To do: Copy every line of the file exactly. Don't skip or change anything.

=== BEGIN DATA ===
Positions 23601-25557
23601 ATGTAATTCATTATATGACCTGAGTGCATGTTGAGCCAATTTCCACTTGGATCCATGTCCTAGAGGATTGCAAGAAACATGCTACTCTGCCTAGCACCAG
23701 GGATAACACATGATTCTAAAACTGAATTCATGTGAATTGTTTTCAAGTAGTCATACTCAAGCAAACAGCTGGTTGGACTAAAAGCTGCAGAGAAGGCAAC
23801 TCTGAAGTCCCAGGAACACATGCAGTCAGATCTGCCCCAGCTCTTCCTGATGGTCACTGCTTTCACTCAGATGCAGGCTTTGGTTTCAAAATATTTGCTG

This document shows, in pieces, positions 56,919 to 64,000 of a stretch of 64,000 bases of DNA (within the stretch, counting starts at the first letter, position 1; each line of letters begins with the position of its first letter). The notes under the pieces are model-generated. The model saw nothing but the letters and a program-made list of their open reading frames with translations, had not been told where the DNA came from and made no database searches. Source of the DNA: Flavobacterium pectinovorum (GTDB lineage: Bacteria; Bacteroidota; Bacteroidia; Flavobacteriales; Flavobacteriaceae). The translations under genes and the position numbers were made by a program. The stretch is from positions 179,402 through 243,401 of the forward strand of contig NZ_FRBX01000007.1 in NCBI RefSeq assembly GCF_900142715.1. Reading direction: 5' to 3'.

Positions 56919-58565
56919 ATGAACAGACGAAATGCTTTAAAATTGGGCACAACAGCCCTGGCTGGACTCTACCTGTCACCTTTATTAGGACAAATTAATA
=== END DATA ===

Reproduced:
Positions 23601-25557
23601 ATGTAATTCATTATATGACCTGAGTGCATGTTGAGCCAATTTCCACTTGGATCCATGTCCTAGAGGATTGCAAGAAACATGCTACTCTGCCTAGCACCAG
23701 GGATAACACATGATTCTAAAACTGAATTCATGTGAATTGTTTTCAAGTAGTCATACTCAAGCAAACAGCTGGTTGGACTAAAAGCTGCAGAGAAGGCAAC
23801 TCTGAAGTCCCAGGAACACATGCAGTCAGATCTGCCCCAGCTCTTCCTGATGGTCACTGCTTTCACTCAGATGCAGGCTTTGGTTTCAAAATATTTGCTG

This document shows, in pieces, positions 56,919 to 64,000 of a stretch of 64,000 bases of DNA (within the stretch, counting starts at the first letter, position 1; each line of letters begins with the position of its first letter). The notes under the pieces are model-generated. The model saw nothing but the letters and a program-made list of their open reading frames with translations, had not been told where the DNA came from and made no database searches. Source of the DNA: Flavobacterium pectinovorum (GTDB lineage: Bacteria; Bacteroidota; Bacteroidia; Flavobacteriales; Flavobacteriaceae). The translations under genes and the position numbers were made by a program. The stretch is from positions 179,402 through 243,401 of the forward strand of contig NZ_FRBX01000007.1 in NCBI RefSeq assembly GCF_900142715.1. Reading direction: 5' to 3'.

Positions 56919-58565
56919 ATGAACAGACGAAATGCTTTAAAATTGGGCACAACAGCCCTGGCTGGACTCTACCTGTCACCTTTATTAGGACAAATTAATA